The Sacred Area is home to the ruins of the oldest temples in Rome and was discovered in 1926. The space was previously occupied by four different 3rd century temples as well as the Pompeyo theater and curia, where Julio César was murdered.
Hundreds of cats have decided to make it their home ever since the first excavations were made.
Built out of brick between the years 100 and 110, Trajan's Market is the first covered shopping center in history. It originally consisted of six floors which contained more than 150 stores. At present, it still retains much of its original appearance.
It houses the Museum of the Imperial Forums which date back to the classical Roman era.
MONUMENT TO VICTOR MANUEL II
The Monument to Victor Manuel II was inaugurated in 1911 to pay homage to Vittoriano Emmanuel II, the Italian first king after unification.
Since 1921, it has housed the tomb of the Unknown Soldier and the eternal flame. It is always guarded by two soldiers.
The tomb features Corinthian columns and white marble staircases. A bronze equestrian sculpture by Victor Manuel presides over the group and two guided chariots of the goddess Victoria crown the portico.
THE CAPITOLINE MUSEUMS
The Capitoline Museums are located in two palaces on Plaza del Campidoglio and constitute the main municipal museum of Rome. Both buildings are connected through the Lapidary Galleria, an underground passage that crosses beneath the plaza.
Its first bronze collection was ceded by Pope Sixtus IV in 1471, making this one of the oldest museums in the world.
In the Palazzo dei Conservatori is the original figure of the Capitoline Wolf as well as the first sculpted portrait of a living person, Ritratto di Carlo I d'Angiò, from 1277.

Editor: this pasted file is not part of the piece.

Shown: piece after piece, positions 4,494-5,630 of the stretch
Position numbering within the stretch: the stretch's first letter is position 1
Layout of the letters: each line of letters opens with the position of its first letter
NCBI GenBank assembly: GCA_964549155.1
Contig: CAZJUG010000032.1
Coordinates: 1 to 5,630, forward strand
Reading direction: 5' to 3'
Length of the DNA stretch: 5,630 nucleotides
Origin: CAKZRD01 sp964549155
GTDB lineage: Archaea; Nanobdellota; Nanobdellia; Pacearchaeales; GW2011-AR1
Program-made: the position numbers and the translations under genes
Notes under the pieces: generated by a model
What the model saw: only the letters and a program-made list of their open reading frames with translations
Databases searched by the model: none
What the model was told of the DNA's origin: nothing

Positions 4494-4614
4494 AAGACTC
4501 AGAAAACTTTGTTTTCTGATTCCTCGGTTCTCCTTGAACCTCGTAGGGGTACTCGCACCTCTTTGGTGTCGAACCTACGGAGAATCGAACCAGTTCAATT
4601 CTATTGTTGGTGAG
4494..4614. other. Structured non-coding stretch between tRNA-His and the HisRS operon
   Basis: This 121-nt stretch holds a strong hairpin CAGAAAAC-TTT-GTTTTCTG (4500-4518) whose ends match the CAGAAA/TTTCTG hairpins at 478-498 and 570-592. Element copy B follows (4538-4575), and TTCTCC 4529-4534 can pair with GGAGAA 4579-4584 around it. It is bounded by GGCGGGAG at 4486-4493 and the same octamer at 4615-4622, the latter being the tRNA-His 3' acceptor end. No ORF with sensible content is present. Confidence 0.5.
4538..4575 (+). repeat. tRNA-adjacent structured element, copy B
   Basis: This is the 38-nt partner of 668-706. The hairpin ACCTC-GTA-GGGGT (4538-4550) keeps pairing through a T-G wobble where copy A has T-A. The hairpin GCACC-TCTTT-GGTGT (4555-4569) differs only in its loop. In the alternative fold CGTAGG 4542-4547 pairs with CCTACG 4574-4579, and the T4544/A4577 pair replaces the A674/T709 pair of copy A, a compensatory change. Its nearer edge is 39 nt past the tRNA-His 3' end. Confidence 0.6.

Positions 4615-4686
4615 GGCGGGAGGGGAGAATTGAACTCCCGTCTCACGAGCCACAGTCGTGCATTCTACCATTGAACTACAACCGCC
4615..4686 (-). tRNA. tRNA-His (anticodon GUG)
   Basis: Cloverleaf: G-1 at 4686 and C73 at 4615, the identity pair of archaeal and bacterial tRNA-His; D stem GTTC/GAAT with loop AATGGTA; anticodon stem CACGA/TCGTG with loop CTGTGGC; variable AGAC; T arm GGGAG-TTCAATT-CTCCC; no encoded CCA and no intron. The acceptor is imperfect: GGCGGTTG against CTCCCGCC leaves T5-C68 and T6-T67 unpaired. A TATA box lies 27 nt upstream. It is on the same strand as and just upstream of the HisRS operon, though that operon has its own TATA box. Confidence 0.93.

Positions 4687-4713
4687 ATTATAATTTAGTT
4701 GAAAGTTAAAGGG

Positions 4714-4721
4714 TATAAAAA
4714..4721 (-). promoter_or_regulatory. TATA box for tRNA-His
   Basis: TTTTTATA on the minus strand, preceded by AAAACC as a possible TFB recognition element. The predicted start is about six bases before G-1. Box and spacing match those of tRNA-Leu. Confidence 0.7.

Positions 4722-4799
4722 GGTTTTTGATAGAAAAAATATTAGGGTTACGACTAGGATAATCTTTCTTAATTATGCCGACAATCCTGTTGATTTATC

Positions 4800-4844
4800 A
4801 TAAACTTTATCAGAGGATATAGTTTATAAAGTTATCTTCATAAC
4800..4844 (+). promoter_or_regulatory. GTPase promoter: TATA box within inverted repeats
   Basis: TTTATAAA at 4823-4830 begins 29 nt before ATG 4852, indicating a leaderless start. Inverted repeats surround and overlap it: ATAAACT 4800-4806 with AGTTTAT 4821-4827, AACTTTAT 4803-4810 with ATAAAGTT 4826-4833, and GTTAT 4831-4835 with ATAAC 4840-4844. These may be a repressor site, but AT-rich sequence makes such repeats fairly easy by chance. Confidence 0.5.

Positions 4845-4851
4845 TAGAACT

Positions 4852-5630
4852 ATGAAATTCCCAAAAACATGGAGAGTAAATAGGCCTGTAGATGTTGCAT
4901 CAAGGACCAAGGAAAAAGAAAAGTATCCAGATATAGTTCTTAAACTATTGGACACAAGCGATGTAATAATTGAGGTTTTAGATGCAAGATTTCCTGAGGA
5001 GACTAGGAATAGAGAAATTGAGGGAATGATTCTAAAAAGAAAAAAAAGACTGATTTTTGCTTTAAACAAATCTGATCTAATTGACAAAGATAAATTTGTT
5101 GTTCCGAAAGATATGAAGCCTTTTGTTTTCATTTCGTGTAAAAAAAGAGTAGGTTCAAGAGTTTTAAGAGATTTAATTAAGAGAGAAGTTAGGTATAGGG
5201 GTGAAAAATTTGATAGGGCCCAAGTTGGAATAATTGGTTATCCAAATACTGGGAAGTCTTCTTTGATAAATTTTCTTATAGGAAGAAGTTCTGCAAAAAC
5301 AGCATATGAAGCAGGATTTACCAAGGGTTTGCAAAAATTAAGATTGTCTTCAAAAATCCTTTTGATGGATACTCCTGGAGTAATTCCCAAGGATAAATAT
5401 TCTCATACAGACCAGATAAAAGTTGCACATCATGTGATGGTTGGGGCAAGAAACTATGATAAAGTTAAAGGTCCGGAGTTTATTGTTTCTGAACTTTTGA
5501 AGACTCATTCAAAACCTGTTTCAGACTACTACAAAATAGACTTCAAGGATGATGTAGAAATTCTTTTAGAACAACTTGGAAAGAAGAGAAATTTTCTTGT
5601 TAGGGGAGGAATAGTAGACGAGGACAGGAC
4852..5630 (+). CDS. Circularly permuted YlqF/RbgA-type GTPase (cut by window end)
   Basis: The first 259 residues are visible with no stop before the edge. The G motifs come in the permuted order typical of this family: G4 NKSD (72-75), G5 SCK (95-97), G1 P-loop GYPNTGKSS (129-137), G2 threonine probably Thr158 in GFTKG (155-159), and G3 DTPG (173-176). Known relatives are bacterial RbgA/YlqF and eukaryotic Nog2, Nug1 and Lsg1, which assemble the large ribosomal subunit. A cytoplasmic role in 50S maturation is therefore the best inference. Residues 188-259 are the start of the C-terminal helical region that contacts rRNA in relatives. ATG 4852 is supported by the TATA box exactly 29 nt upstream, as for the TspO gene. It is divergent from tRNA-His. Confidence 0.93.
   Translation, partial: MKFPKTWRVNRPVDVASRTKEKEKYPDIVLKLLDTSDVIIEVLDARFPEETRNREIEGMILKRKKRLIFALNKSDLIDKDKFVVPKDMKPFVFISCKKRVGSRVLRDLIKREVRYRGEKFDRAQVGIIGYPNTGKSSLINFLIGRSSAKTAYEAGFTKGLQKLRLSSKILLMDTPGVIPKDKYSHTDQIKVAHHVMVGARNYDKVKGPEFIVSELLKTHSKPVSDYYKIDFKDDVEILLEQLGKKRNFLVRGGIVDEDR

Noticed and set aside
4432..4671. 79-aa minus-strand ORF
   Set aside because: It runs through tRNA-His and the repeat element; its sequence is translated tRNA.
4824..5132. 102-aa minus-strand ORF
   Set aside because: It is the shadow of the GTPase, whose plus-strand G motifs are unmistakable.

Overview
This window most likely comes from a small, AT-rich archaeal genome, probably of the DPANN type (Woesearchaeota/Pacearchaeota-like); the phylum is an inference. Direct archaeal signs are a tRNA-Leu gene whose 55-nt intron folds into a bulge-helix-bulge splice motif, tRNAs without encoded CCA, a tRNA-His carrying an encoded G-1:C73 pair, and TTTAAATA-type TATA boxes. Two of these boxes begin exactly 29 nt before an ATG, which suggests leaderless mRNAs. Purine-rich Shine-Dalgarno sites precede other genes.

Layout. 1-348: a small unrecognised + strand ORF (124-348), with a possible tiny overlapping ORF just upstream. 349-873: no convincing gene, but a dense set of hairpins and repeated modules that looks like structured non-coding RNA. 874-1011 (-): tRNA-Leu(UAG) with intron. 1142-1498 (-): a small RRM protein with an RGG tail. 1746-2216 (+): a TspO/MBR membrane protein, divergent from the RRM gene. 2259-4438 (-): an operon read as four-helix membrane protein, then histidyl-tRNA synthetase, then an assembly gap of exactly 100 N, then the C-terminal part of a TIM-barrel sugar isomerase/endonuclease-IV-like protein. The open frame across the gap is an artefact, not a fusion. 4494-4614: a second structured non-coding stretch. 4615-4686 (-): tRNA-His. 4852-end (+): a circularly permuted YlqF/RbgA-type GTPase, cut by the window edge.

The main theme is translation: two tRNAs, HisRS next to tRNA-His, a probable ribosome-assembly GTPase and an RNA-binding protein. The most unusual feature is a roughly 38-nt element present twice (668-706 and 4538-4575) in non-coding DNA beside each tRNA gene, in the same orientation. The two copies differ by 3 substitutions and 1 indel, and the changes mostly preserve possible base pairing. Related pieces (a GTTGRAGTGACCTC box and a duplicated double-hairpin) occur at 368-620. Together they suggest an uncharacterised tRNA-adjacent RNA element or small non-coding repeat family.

In the new palace is the Capitoline Venus, a marble sculpture made between 100 and 150 AD, the Discobolus, and an image of the dying Galata, among other works of art.
ARCH OF CONSTANTINE
The Arch of Constantine was erected in 315 in commemoration of the victory of Constantine I the Great at the Battle of the Milvian Bridge. It is located between the Colosseum and the Palatine Hill.
The arch was built from pieces of older buildings and was the last to be erected in ancient Rome.
Within it, you can see statues taken from the Forum of Trajan, some reliefs in which Marco Aurelio appears distributing bread among the poor, and a representation of Trajan after his victory against the Dacians.
SAN PIETRO IN VINCOLI BASILICA
The San Peitro Basilica of was built in the 5th century to house the chains which imprisoned Saint Peter in Jerusalem. These can be found in the reliquary under the high altar.
It is believed that Empress Eudoxia gave Pope Leo I one of the chains. According to legend, the other was also brought to Rome, and a miracle brought the two back together again.
It also houses the mausoleum of Pope Julius II, which features Michelangelo’s statues of Moses which he made between 1505 and 1515.
THE BASILICA DI PAPALE DI SANTA MARIA MAGGIORE
This church was built in the middle of the 4th century on a pagan temple that worshiped the goddess Cybele under the orders of Pope Liberius. According to legend, the Virgin appeared before the Pope to tell him to build the church, the shape of which was laid out by a miraculous snowfall.